Tag Archives: Sam Stone by John Prine

Yay! More Snow!!

It’s not really snowing that much here today, but it is snowing, and mostly I just love that Louis Wain illustration. It just cracks me up. So there we go!

Okay.

Yes, it’s another one of those mornings. Taking me forever to plant myself in front of the computer and get started.

Before I forget, there was another one of those really funny, extremely short promotional clips on Instagram today to promote Nick Cave’s upcoming art exhibition in Copenhagen. God, I wish I could go! I was on the Black Diamond site, reading about it last evening and it sounded just so cool. (Actually, I think the link I have there to the Nick Cave website has the same information that’s on the Black Diamond site. But for some reason, reading it on my phone, late in the evening, on another site, made it seem like I hadn’t read it before.)

Anyway. It sounds so cool. And even with my unfortunate marital-memories of Copenhagen (meaning my decision to get a divorce), I do love Copenhagen.

Actually, Wayne & I had a nice time in Copenhagen, all things considered. I had gotten a really nice book advance from a publisher in London and so I was able to surprise Wayne with that entire trip at the last minute — it was my gift to him for Valentine’s Day that year. We always traveled really well together because we were always good friends. We didn’t work well together as married people, but we were always good friends.

And at that specific juncture in my life, I felt like I had totally lost my mojo, you know? It’s a distinct feeling — when the magic is just gone. And I don’t mean from the marriage, I mean the magic was gone from myself. I couldn’t function as a married person. I couldn’t figure out who the fuck I was. My career had taken over everything.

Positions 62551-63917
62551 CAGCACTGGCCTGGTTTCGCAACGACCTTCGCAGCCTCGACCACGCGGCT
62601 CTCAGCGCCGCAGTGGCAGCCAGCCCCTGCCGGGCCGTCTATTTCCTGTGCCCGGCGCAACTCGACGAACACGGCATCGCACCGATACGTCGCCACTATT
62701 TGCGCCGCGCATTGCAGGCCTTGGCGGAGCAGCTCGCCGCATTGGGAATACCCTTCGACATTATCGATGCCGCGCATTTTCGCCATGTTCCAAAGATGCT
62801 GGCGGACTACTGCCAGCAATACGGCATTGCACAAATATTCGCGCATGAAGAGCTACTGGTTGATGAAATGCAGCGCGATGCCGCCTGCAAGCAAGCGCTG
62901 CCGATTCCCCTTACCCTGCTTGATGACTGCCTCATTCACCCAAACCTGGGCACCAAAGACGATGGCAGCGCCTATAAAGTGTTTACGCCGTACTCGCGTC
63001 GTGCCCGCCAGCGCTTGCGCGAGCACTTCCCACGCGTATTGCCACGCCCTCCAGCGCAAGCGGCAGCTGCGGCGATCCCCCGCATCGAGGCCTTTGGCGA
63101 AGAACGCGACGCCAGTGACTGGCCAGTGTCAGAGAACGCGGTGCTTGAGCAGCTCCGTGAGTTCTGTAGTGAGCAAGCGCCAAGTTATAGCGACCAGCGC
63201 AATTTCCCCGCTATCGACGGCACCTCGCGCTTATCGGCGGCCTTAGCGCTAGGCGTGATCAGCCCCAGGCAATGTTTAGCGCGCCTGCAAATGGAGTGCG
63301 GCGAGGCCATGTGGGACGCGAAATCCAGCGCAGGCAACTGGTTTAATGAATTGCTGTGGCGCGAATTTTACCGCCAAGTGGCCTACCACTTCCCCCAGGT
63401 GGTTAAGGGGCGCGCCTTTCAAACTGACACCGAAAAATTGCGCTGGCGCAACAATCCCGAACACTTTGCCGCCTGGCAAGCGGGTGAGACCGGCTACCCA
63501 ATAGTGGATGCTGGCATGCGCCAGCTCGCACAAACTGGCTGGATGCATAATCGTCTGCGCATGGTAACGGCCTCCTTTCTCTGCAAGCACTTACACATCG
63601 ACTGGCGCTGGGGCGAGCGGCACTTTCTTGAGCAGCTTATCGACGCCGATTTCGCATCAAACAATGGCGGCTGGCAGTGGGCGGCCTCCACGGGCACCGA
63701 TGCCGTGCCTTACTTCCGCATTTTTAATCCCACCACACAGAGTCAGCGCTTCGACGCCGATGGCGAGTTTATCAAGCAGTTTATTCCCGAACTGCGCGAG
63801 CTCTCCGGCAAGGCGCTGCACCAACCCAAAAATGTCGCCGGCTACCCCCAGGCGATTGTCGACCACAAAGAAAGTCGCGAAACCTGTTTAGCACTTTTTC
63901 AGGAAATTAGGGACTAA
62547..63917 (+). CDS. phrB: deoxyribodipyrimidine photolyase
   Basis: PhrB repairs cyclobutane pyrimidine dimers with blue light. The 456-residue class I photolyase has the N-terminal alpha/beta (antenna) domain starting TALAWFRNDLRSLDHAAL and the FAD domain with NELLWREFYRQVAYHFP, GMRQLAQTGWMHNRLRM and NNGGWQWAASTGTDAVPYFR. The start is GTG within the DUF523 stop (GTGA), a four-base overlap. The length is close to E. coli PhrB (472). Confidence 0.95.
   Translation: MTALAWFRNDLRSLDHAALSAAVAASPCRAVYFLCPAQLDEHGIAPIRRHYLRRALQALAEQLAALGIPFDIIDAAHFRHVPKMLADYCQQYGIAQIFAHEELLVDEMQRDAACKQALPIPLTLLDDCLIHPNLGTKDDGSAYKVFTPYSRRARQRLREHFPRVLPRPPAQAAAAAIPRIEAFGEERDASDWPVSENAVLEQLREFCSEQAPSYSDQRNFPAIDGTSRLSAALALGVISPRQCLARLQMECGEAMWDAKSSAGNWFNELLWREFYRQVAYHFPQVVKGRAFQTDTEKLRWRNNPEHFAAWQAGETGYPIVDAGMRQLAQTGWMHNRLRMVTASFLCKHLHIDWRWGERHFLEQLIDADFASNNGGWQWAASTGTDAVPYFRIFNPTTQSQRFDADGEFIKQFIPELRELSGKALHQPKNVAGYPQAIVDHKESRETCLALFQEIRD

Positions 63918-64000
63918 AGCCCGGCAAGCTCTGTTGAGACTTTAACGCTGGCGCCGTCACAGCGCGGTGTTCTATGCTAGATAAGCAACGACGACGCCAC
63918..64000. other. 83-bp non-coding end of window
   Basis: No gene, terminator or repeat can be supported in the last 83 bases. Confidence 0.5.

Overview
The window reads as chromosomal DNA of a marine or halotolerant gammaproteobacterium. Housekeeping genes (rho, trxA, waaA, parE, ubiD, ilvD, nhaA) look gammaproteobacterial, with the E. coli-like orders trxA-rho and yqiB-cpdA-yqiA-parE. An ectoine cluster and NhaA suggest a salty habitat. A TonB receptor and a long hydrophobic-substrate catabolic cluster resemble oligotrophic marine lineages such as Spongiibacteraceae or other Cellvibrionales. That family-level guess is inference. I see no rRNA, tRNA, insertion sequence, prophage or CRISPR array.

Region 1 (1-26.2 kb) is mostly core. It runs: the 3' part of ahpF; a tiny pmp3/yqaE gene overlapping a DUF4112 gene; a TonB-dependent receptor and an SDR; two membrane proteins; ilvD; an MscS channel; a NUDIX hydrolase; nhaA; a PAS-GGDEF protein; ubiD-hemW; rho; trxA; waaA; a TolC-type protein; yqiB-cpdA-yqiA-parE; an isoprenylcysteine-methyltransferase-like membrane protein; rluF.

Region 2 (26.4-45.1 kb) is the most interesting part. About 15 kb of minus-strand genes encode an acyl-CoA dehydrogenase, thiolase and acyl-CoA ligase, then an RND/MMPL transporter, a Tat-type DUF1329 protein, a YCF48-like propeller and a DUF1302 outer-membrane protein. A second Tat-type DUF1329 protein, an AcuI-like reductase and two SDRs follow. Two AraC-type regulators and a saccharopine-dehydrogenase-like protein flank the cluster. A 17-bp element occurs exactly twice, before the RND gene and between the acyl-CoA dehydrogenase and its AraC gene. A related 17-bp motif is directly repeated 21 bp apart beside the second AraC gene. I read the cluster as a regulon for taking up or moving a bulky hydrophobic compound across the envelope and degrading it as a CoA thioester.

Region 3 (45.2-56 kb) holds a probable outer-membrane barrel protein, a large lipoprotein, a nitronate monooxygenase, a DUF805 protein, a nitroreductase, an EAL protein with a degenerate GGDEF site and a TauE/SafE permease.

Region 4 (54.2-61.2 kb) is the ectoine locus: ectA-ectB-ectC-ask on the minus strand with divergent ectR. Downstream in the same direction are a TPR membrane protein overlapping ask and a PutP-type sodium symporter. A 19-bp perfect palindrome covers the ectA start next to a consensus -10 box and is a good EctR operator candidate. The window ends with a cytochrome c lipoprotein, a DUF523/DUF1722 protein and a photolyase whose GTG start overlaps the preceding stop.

Of course, now I have swung my pendulum in the other direction and my career is all that there is. I’ve been extremely careful to weed out as many actual people from my life as I possibly could.  I’m only being partially sarcastic, really. I mean, I did it for a reason. I had just so much toxic stuff going on in my life because of things I was refusing to look at  involving my adoptive family. And when my adoptive mother finally disowned me, I had no choice but to finally look at it.

And then, of course, you see the patterns — the other toxic relationships you’ve maybe created because it seems to be the only thing you know how to do. Narcissistic mothers are a real trip — the damage they do to your ability to know how to be loved.

I was lucky in that I conveniently had this other mother — my birth mom; who doesn’t have a narcissistic bone in her body, and just loves me no matter what. Like, all I have to do is wake up in the morning and she loves me. However, unfortunately, that doesn’t mean I actually know how to be loved yet. I’m working on it, though. It’s taking me a while.

I don’t actually define myself through my work, my writing. But I do love doing it and it’s the only thing I will leave behind, since I have no kids or anything.

This morning, I was lying in bed in the dark, thinking about marriage — what it means, technically. How it went from a strictly legal arrangement — to join property, and to create heirs to the property, to whatever wealth might have been involved.  And then it morphed slightly when the church got involved. And the church only got involved because the priest in any given town was usually the most educated person around, often the only person who could even read, or help anyone navigate the legal documents. The legal arrangements of marriage were overseen by the priest in the church’s front portico — a structural part of churches that was meant specifically for doing business in.